Published: 01 April 2022
Commissioner Eric Yap
Home Team colleagues
1. I am happy to join all of you here today, to celebrate the SCDF Marine Division’s 10-year anniversary. Please join me in giving a big round of applause to our men and women of the SCDF Marine Division.
Marine Division’s Journey
2. Between 2012 to 2021, the SCDF Marine Division responded to 56 fire incidents and 77 rescue incidents. Some notable incidents include:
(a) The Jalan Samulun Shipyard Fire in March 2013. This was the first time SCDF’s Marine and Land resources were jointly activated, and worked together to put out the fire;
(b) A container ship fire in July 2018, the first time our Rapid Response Fire Vessels were activated for a major fire incident; and
(c) The night rescue of an injured crew member aboard a vessel in August 2021, who had fallen off a ladder and was immobilised. The casualty had to be lowered cautiously from great height, from the vessel’s upper deck onto the awaiting rescue vessel.
3. These incidents were well managed by the officers despite challenging environmental conditions, rough sea state and hours of darkness, because we have invested over the years, time and resources to build up the infrastructure and capabilities of the Marine Division.
4. As an international maritime hub, Singapore is one of the world’s busiest container ports and the top refuelling port for ships. A vast number of ships come through Singapore daily. With the new Tuas Mega Port project, our port operations will be further expanded.
5. But this also means that the threats we face in our waters are multiplying, be it fire and rescue incidents, chemical, biological and radiological incidents, or even terrorist incidents.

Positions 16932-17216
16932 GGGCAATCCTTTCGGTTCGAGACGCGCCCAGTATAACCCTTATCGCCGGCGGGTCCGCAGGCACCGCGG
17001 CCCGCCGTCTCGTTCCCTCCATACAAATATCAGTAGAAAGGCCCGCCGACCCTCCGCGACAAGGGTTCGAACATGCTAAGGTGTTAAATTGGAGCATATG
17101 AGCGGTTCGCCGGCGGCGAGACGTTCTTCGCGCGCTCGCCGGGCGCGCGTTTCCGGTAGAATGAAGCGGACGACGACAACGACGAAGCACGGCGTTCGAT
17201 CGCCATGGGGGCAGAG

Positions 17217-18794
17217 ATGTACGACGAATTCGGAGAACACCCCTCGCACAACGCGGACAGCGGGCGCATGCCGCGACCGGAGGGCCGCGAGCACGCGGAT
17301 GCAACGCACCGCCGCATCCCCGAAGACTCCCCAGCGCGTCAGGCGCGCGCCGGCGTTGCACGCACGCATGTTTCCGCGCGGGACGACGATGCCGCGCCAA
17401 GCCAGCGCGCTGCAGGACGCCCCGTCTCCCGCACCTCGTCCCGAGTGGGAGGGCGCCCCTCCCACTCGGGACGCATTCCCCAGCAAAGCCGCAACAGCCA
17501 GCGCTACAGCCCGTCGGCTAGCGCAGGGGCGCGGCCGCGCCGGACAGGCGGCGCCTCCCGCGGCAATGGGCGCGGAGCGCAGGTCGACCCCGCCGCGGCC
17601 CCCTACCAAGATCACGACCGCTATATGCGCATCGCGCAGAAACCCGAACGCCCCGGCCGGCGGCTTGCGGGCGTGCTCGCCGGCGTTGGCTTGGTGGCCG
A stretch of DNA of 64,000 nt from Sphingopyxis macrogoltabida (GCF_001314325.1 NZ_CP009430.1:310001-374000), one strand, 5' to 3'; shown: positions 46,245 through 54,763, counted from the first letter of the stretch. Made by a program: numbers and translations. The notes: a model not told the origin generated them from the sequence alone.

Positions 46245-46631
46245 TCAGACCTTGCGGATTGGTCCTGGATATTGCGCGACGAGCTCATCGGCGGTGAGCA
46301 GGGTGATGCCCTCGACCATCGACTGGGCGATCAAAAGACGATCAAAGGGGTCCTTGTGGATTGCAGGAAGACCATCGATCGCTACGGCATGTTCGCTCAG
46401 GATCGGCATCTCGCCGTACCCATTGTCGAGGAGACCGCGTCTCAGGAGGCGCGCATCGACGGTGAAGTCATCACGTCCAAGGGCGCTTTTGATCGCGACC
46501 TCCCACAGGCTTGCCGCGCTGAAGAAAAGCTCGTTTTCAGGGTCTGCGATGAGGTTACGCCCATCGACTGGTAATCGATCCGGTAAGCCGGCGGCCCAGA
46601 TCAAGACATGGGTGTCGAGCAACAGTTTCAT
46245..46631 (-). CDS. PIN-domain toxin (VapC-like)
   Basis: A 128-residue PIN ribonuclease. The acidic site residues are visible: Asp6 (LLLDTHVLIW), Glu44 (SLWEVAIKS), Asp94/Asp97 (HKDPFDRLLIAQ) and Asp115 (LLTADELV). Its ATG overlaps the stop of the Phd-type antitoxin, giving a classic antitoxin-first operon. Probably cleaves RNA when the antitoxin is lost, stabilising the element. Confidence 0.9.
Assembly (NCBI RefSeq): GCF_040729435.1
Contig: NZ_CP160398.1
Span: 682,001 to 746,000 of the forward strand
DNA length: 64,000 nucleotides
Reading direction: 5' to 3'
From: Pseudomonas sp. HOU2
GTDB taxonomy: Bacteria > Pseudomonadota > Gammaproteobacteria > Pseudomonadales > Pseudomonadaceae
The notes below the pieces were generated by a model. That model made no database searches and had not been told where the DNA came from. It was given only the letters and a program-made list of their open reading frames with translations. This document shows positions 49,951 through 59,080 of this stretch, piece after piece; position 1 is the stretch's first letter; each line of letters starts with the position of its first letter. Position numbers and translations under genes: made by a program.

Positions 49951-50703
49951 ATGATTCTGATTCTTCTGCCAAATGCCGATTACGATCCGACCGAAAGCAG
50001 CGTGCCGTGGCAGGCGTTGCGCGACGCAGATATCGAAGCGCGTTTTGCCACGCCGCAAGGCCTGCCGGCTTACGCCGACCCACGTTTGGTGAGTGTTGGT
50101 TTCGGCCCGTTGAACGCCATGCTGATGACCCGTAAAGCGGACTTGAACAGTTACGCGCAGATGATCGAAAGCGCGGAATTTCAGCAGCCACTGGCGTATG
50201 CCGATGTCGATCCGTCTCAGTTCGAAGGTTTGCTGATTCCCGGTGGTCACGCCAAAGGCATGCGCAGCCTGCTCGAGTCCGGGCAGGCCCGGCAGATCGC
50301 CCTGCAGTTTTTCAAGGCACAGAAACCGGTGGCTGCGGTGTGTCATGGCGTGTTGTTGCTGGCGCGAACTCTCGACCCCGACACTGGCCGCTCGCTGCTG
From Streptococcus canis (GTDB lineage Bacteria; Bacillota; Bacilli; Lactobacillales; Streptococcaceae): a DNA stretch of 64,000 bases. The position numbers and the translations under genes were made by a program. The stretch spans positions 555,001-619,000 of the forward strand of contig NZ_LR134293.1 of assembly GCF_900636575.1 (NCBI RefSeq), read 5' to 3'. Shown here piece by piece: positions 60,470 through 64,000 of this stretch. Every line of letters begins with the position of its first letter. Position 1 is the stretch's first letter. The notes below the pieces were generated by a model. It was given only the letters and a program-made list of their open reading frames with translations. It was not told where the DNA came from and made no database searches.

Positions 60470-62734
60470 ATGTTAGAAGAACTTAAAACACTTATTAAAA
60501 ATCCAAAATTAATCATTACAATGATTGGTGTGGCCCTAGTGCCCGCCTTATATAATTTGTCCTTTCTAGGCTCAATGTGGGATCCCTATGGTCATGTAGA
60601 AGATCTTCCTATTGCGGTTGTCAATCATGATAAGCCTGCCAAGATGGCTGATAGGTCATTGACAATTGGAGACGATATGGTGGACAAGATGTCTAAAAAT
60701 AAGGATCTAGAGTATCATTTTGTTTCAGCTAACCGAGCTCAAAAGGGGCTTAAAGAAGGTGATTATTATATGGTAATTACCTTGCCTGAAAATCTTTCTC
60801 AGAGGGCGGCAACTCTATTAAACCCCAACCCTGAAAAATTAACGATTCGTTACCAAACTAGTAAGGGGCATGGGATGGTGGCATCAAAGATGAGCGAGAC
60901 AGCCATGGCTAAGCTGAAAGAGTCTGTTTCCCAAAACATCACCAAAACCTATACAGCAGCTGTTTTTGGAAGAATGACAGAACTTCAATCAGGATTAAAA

6. These highlight the critical role that the Marine Division plays, and the need for the Marine Division to continue enhancing its capacity and capabilities to deal with the wide range of incidents.
Building up Operational Infrastructure
7. At its inception in April 2012, the Marine Command only had two Marine Fire Vessels which SCDF had taken over from the Maritime and Port Authority of Singapore. Over the next ten years, the Marine Division continued to develop and enhance its capabilities.
8. We established two Marine Fire Stations and two Fire Posts – West Coast Marine Fire Station, Brani Marine Fire Station, Loyang Marine Fire Post and Gul Marine Fire Post. This has improved the coverage and response of the Marine Division to different parts of Singapore waters.
9. In 2017, we launched the Rapid Response Fire Vessels (RFV), a fast and nimble vessel, which greatly improved response time to maritime emergencies.
10. With the expanded capabilities and responsibilities, the Marine Command was redesignated in April 2019 to become the Marine Division as we know today.
11. And in August 2019, we commissioned three state-of-the-art firefighting and rescue vessels – the Heavy Fire Vessel, Heavy Rescue Vessel and Marine Rescue Vessel. The introduction of these three vessels have greatly bolstered the Marine Division’s emergency response given the advanced technology and capabilities built in. With the Heavy Fire Vessel turning fully operational today, we mark a significant moment where all three heavy vessels are now fully operational.
12. Today, the SCDF Marine Division has a fleet of six vessels that stand ready to respond to incidents within Singapore’s territorial waters.
Building up our manpower capabilities
13. Besides building up our infrastructure and equipment, we also invested much resources to train and develop the officers. From a primarily land-based fire and rescue force, SCDF has built up a team of highly competent officers that can respond to marine incidents.
14. I am proud to say that the SCDF Marine Division is among a few marine fire and rescue services in the world, with a dedicated emergency response crew that is capable of both helming the firefighting vessels and conducting fire and rescue operations.